Actinide oxalates are a family of materials important for nuclear industry. In the field of nuclear waste management, actinides as well as oxalate are present in nuclear waste in geological repositories. Therefore, the interactions between actinides and oxalate are important for performance assessment (PA) for geological repositories for nuclear wastes. As an example, in the Waste Isolation Pilot Plant (WIPP), a U.S. DOE geological repository for defense-related transuranic (TRU) waste in the bedded salt formations in New Mexico, USA, the inventory of oxalate in waste was 1.99 × 104 kg for the WIPP Compliance Application Re-Certification in 2014 (CRA-2014). The oxalate concentrations were 1.18 × 10–2 M. As actinide oxalates have low solubilities, actinide oxalates could form in geological repositories to become solubility-controlling phases for actinides.
In the nuclear power fuel cycle, long-lived and alpha-emitting actinides with high radiotoxicity are usually separated from other radioactive elements, as oxalates for immobilization for disposal or for transmutation, or purification for reuse. For instance, 241Am can be separated, and be used as radioisotope thermoelectric generators (RTGs) for space programs. RTGs are a key technology for data acquisition and communications in space missions. Pu in used nuclear fuel can also be co-separated with U as oxalates, which then can serve as a feeder for manufacturing mixed oxide (MOX) fuel. In addition, the uranyl oxalate system has been used as a chemical actinometer.
As actinide oxalates are important to numerous fields, the knowledge of their solubility constants is a key to the aqueous processes in which they are precipitated. In this work, we present our evaluation of the solubility constants of actinide oxalates including americium, curium, plutonium and uranium oxalates. In our evaluation, we use the Pitzer model to describe activity coefficients of aqueous species. The computer code, EQ3/6 Version 8.0a, is used as a modeling platform. The solubility data that are selected for evaluation are in oxalic and nitric acids, and in the mixtures of these two acids. The media are characterized with high ionic strengths, up to ~ 8 m.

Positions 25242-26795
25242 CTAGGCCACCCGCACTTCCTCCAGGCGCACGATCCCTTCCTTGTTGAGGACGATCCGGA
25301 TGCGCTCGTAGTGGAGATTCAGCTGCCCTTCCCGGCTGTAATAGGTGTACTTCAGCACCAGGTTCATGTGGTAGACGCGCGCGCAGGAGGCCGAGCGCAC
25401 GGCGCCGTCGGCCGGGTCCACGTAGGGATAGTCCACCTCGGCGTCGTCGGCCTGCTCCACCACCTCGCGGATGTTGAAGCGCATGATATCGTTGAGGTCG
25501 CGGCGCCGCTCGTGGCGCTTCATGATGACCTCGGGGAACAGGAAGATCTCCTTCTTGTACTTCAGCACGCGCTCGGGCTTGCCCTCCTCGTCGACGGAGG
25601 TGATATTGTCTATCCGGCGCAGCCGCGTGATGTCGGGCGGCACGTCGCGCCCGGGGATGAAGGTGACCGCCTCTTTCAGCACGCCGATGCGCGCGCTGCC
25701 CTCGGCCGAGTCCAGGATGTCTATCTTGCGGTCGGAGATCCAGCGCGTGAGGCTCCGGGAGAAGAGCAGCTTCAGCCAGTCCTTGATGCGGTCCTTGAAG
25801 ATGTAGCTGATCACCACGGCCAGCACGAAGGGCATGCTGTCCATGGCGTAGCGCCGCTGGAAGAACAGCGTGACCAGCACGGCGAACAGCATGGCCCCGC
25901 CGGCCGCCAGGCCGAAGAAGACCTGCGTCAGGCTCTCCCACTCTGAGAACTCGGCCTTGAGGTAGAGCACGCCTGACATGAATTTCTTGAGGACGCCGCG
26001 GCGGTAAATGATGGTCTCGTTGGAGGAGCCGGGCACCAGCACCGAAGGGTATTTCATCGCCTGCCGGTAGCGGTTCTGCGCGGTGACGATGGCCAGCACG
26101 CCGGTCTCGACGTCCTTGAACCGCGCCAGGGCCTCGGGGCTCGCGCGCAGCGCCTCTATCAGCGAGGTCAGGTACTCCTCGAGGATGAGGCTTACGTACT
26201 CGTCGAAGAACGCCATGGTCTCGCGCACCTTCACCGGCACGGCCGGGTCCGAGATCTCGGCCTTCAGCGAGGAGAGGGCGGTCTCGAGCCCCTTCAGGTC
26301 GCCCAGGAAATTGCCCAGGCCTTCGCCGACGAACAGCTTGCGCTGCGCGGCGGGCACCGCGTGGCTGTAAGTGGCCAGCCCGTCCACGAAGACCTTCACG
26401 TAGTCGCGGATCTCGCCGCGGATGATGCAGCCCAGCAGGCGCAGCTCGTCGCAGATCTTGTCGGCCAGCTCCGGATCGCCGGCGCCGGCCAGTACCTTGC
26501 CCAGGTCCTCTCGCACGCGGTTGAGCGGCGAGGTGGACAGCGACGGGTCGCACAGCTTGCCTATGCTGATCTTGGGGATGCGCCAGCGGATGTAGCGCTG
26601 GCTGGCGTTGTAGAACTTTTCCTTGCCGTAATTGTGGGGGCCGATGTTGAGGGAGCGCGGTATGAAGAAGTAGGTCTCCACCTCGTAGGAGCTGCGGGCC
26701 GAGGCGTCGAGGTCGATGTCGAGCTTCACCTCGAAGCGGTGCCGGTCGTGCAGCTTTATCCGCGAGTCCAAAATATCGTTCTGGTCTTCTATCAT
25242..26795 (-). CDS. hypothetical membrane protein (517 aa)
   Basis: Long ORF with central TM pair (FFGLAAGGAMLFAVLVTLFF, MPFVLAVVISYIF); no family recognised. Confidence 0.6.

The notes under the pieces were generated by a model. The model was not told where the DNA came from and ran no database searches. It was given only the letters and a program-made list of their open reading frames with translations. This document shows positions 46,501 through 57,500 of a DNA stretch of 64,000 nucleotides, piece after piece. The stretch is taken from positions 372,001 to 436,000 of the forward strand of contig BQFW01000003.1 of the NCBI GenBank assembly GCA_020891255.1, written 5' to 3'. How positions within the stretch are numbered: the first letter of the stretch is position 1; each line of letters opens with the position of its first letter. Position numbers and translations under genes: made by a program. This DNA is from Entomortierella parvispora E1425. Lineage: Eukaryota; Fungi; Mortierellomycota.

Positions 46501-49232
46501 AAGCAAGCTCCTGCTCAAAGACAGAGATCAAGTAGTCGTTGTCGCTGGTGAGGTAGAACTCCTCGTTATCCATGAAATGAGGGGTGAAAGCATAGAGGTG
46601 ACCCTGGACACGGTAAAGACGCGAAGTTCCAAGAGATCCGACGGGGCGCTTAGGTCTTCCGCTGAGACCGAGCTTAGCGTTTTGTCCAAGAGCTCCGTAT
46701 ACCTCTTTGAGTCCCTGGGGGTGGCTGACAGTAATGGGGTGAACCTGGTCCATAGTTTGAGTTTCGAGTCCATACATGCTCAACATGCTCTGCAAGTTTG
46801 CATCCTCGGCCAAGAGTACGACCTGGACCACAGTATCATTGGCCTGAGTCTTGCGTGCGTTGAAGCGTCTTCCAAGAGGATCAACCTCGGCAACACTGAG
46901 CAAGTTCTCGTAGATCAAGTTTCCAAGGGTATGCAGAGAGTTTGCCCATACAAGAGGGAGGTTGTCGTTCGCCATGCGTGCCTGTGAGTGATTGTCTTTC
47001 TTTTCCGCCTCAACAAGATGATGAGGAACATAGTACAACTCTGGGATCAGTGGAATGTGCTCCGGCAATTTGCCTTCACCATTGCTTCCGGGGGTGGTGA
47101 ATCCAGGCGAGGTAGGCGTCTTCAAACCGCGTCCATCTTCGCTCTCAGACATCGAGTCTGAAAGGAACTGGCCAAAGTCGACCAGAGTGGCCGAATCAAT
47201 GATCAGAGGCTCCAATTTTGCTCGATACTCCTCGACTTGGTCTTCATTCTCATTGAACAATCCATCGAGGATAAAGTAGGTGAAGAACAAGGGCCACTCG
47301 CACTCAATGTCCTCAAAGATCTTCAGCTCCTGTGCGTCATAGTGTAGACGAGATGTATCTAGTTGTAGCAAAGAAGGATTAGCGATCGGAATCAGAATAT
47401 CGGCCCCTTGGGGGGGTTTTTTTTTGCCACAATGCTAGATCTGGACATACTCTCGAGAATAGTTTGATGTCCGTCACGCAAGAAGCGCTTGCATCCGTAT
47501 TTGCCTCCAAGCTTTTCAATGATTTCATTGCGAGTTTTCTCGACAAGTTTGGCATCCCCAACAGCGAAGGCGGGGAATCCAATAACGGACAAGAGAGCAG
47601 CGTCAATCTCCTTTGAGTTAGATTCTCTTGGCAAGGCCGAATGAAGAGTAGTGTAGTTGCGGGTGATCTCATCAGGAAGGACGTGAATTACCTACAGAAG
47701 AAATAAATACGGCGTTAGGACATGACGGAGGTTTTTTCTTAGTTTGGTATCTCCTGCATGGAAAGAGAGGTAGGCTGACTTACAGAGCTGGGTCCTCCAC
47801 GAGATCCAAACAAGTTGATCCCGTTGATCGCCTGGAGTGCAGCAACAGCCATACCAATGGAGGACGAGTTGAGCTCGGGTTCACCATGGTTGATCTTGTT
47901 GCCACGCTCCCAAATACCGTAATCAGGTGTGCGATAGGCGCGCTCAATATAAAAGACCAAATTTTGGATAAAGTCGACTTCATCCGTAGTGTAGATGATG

The solubility constants of actinide oxalates evaluated by this study are expected to find applications in many fields, including the description of the stability of actinide oxalates in the near field of geological repositories.
A This research is funded by the WIPP programs administered by the Office of Environmental Management (EM) of the U.S. Department of Energy.
B Sandia National Laboratories is a multimission laboratory operated by National Technology and Engineering Solutions of Sandia, LLC., a wholly owned subsidiary of Honeywell International, Inc., for the U.S. Department of Energy’s National Nuclear Security Administration under contract DE-NA-0003525. SAND2017-11366 A